Tutorial 10: EEPROM

Saving data such that it is preserved after a power cycle or an update to the code may be important to your project. In this tutorial I show you how to access the Arduino's EEPROM, allowing you to save data just like it were an SD card!

Of course the amount of data you can save to the EEPROM is quite small: the Arduino UNO only allows for 1kB of data storage and the Arduino MEGA2560 only allows 4kB. However if all you're trying to achieve is hold a last known value of a sensor, input, or some other parameter, the EEPROM provides more than enough space!


DIFFICULTY
EASY
CIRCUITRY KNOWLEDGE
LITTLE
C++ PROGRAMMING
LITTLE
ABOUT
0
MINUTES
  • Some of the limitations of the Arduino’s EEPROM
  • How to write to an Arduino’s EEPROM
  • How to read from an Arduino’s EEPROM
You can copy / paste the code below if you’re having issues with typos or want a shortcut. However I recommend that you follow along in the tutorial to understand what is going on!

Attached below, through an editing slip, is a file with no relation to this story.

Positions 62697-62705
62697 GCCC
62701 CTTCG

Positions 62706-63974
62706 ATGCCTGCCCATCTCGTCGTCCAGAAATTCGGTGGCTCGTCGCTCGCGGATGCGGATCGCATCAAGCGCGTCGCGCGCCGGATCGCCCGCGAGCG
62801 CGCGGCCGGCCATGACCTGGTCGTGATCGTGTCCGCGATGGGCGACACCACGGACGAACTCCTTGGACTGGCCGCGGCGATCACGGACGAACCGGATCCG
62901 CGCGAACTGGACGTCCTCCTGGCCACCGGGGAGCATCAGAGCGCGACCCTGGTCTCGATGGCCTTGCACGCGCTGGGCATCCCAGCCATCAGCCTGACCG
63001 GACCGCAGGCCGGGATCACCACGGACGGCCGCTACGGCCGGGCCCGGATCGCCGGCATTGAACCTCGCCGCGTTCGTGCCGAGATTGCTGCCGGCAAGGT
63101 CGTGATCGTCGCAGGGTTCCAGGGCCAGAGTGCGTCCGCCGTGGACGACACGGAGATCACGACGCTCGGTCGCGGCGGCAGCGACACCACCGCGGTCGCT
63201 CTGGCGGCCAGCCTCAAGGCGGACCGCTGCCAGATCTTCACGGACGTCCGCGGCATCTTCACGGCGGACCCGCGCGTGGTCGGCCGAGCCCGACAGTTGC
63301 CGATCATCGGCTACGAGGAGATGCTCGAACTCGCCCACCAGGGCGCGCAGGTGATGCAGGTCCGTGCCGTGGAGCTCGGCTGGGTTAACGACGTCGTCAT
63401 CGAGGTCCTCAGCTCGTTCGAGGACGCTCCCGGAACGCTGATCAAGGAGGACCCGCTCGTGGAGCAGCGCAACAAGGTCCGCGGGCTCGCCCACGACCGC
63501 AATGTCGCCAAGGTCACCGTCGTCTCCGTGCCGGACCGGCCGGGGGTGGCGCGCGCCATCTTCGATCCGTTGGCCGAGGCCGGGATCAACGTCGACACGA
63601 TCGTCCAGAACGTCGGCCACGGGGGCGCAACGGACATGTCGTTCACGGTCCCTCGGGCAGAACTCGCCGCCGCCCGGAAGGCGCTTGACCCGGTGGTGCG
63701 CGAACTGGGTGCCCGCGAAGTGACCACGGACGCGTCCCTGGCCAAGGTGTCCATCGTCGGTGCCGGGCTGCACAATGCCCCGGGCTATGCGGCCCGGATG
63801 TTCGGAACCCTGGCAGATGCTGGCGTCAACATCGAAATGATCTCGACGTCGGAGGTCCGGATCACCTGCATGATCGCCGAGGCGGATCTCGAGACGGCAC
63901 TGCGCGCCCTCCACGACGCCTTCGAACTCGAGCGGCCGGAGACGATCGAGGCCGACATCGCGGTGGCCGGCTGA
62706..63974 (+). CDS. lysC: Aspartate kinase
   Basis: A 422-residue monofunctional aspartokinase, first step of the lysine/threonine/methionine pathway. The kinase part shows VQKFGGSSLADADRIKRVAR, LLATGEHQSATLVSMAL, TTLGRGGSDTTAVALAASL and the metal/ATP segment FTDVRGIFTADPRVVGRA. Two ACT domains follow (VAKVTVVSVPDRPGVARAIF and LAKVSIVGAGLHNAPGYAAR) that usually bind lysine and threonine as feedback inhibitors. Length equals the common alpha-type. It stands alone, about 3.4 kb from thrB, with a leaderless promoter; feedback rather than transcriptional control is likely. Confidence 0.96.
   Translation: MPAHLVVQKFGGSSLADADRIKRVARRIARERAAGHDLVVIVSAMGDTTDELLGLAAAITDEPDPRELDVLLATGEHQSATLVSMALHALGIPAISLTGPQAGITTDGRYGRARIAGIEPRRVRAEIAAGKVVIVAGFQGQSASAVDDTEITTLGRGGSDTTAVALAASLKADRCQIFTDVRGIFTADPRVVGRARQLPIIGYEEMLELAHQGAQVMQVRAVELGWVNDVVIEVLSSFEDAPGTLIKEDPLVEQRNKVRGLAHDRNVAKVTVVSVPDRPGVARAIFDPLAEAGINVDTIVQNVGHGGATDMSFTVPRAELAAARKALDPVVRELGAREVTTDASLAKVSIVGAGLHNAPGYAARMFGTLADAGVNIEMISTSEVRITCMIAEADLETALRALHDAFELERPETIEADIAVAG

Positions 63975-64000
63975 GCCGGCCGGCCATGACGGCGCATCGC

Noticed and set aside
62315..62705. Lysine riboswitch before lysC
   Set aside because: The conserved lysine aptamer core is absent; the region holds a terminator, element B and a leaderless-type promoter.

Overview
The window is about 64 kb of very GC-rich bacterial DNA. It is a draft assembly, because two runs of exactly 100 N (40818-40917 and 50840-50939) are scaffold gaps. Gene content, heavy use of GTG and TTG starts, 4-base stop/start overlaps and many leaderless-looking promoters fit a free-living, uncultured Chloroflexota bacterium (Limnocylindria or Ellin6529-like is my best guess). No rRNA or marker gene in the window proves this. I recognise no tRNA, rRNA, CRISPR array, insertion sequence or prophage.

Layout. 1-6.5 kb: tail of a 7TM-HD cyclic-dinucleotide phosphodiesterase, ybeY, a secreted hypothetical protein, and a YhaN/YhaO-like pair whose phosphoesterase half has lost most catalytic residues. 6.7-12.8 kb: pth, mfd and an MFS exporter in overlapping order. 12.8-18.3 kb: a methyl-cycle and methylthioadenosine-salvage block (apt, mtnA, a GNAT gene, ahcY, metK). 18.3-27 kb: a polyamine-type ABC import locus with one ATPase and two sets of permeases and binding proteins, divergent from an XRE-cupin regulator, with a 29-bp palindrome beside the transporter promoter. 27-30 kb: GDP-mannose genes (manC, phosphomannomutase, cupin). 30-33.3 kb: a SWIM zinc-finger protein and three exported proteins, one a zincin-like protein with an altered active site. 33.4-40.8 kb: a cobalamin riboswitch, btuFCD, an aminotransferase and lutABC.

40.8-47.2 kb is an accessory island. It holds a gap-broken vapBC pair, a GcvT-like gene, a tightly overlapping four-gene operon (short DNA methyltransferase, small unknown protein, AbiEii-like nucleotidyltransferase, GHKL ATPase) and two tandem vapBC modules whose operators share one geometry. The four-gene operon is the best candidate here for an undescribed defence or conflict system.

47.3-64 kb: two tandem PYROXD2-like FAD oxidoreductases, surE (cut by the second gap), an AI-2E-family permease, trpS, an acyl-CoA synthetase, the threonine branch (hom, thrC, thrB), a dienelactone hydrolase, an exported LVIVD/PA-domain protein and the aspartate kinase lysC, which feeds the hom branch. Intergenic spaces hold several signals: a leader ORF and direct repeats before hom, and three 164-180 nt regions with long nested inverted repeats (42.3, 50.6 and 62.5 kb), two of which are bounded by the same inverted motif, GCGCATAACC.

#include <EEPROM.h>
// EEPROM is good 100,000 write/erase cycles
// 3.3 ms per write

int LED1 = 10 ;
int LED2 = 11 ;
int button1 = 7 ;
int button2 = 8 ;

int lastPress = 0 ;

uint8_t EEPROMaddress = 130 ;

void setup() {
  pinMode(LED1, OUTPUT) ;
  pinMode(LED2, OUTPUT) ;
  pinMode(button1, INPUT) ;
  pinMode(button2, INPUT) ;
}

void loop() {
  lastPress = EEPROM.read(EEPROMaddress) ;
  
  if (digitalRead(button1)){
    lastPress = button1 ;
    EEPROM.write(EEPROMaddress, lastPress) ;
  }
  else if (digitalRead(button2)){
    lastPress = button2 ;
    EEPROM.write(EEPROMaddress, lastPress) ;
  }

  if (lastPress == button1){
    digitalWrite(LED2, LOW) ;
    digitalWrite(LED1, HIGH) ;
  }
  else if (lastPress == button2){
    digitalWrite(LED1, LOW) ;
    digitalWrite(LED2, HIGH) ;
  }

}
The tutorial quickly shows some circuit diagrams. Here they are: